If a program has a description of needing to be completed in 2 years by it’s definition if followed to fidelity, you need to see adequate progress as notated by the teacher, and this should align to the log the teacher is keeping on your child, which again, you should be able to receive on demand.
Show Me the Policy
In advocating for your dyslexic child, you will ask for several things, call them concessions if you will from your school. These concessions can range from documenting that recess will never be taken away as a form of punishment or any of the accommodations or AT tools you know that your child needs to ensure their success.
A good school district will provide to your child everything that child needs to flourish without issue, but just in case there’s any push back, your automatic response should always be, “Show me where it says that in the district policy.”
You can vary this question to, show me where it says that in IDEA or the American with Disabilities Act, but a good school district would be well informed and never go against those federal laws, right?
Also, be aware, most districts have two sets of policies, the general district policies and the board policies. You must always reference both. As a public institution these policies are not allowed to be secret, but are to be published and accessible to all tax paying citizens within the jurisdiction of that district whether or not your child attends a school within that district.
So just bear this in mind.
Document and Record Everything
If it’s not in writing it does not exist.
Say it until you memorize it.
If it’s not in writing it does not exist.
Take a plethora of notes. Do all of your communication via email. Follow up on all phone calls, meetings and conversations in writing to outline action items, understanding, etc.
If it’s not in writing it does not exist.
Oh, and the most important thing. Texas is a one party state. That means that you DO NOT require anyone’s permission to record a meeting or phone call, only your own permission, therefore record every meeting. We recommend Otter as it both records and transcribes at the same time. It’s not free but it is amazing. Oh, and Jamie Martin recommends it as an AT tool for your children so there’s that.
Websites and Books:
Sites you need to be aware of:
These sites are you information friends.
We recommend the attached reading list:
Also, bear in mind, the a good school district will be telling you about these.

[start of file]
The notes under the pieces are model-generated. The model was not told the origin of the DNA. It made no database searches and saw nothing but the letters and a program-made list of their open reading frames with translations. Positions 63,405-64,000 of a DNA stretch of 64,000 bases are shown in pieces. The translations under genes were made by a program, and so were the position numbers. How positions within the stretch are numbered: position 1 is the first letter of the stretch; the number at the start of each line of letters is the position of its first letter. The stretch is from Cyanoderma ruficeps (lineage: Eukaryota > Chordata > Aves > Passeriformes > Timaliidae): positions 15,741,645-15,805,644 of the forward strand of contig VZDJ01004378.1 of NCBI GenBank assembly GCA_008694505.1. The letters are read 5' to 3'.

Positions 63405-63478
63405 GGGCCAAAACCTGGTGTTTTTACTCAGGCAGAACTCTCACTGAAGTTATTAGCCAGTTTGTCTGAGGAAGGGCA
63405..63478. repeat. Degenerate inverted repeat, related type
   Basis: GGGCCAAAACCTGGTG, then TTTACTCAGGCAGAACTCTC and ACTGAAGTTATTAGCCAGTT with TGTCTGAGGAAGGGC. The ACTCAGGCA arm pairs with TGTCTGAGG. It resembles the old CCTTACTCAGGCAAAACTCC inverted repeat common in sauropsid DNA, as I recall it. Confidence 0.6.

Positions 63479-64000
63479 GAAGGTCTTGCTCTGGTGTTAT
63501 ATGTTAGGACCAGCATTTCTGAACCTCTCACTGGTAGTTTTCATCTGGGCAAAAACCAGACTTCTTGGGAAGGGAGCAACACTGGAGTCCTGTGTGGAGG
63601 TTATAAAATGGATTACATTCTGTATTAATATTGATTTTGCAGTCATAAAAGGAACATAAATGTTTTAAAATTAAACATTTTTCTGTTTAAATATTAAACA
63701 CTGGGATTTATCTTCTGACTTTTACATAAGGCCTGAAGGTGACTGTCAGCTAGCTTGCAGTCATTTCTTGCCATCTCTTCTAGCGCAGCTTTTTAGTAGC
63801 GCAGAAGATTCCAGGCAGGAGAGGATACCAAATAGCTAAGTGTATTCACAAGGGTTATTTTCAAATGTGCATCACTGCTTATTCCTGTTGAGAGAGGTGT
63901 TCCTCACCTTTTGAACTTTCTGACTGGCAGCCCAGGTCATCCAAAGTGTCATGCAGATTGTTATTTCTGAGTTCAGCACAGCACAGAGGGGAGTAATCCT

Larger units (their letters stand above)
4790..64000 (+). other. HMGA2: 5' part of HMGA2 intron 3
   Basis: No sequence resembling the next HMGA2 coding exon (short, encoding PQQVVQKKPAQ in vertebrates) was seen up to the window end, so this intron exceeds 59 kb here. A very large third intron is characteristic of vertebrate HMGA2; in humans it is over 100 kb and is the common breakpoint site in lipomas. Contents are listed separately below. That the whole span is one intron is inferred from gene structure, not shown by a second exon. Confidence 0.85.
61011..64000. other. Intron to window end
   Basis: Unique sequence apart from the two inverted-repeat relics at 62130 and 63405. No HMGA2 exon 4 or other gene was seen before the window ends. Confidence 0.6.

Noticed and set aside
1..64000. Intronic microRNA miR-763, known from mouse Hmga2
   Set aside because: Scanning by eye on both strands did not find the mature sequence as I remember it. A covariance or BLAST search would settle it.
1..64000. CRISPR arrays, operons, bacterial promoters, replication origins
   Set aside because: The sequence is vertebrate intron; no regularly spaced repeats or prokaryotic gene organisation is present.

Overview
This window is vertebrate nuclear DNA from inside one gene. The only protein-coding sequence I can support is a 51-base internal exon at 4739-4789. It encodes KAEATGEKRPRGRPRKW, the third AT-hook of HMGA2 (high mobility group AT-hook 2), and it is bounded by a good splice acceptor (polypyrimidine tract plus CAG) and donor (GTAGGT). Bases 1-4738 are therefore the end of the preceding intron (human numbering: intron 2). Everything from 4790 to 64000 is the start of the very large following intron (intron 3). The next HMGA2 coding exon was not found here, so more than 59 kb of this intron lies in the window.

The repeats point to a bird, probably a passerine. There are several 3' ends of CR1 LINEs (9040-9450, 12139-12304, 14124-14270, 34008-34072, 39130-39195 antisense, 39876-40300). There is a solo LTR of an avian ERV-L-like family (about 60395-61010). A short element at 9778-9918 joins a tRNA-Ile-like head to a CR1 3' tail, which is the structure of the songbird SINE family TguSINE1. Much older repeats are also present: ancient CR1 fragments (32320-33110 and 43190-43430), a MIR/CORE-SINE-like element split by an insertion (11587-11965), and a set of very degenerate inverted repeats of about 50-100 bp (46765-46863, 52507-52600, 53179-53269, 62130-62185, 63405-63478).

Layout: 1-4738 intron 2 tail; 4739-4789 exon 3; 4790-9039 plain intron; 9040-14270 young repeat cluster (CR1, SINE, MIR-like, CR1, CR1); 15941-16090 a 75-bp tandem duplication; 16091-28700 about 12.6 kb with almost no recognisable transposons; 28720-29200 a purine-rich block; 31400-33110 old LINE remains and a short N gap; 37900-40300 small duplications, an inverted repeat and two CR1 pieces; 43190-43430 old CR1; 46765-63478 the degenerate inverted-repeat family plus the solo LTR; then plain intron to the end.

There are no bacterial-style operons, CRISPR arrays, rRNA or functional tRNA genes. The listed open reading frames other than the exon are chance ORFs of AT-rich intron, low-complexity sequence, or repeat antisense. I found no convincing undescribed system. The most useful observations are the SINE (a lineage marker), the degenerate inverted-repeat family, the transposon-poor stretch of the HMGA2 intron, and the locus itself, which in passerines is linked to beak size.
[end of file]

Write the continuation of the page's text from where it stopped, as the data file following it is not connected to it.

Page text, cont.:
If SpEd, Who Can Teach Your Child?
FYI, if you have an IEP for your child, be aware that IDEA does NOT differentiate WHO can teach your child, just that services must be provided and in what capacity. WHO can teach your child can be decided by you. Trust me, I hung my whole hat on that fact when negotiating my son’s IEP. So if your child prefers the GenEd dyslexia teacher, you can opt to keep her, so long as she is available for fidelity.
Remember that she’s GenEd staff and may not have that luxury of time, but a good school district will ensure even their GenEd dyslexia teachers are offering programs to their GenEd 504 dyslexia students, to fidelity.
Tidbits and Extras
In my opinion, a good school district will find a way for parents to be involved and talk about how parents can support their children in the school environment. This can take many forms. Maybe it’s a dyslexia support group, or a booster club or ask for volunteers in some capacity. Some schools will hide behind FERPA and claim they can’t do this, but a good school district will want an informed and empowered parent as that parent is able to support their child to their fullest extent possible, and that’s a win win for everyone, especially the school district but most especially the child, and that’s what everyone wants right?
Bear in mind, all of this is just to start. The information they provide to you should be free flowing, factual and informative, if they’re a good school district.
Ashley Roberts is a co-founder and Executive Director of the Nonprofit Corporation The Dyslexia Initiative. On Facebook our pages can be found at The Dyslexia Initiative. She also shares the story of her own personal advocacy for her child on A Mom's Journey - My Dyslexic Life which can also be found at www.amomsjourney-mydyslexiclife.com. The above article can also be found on her blog.
She is the mother of an amazing dyslexic child who loves chess, soccer, video games and rescuing animals. She and her family reside in the greater Houston metroplex.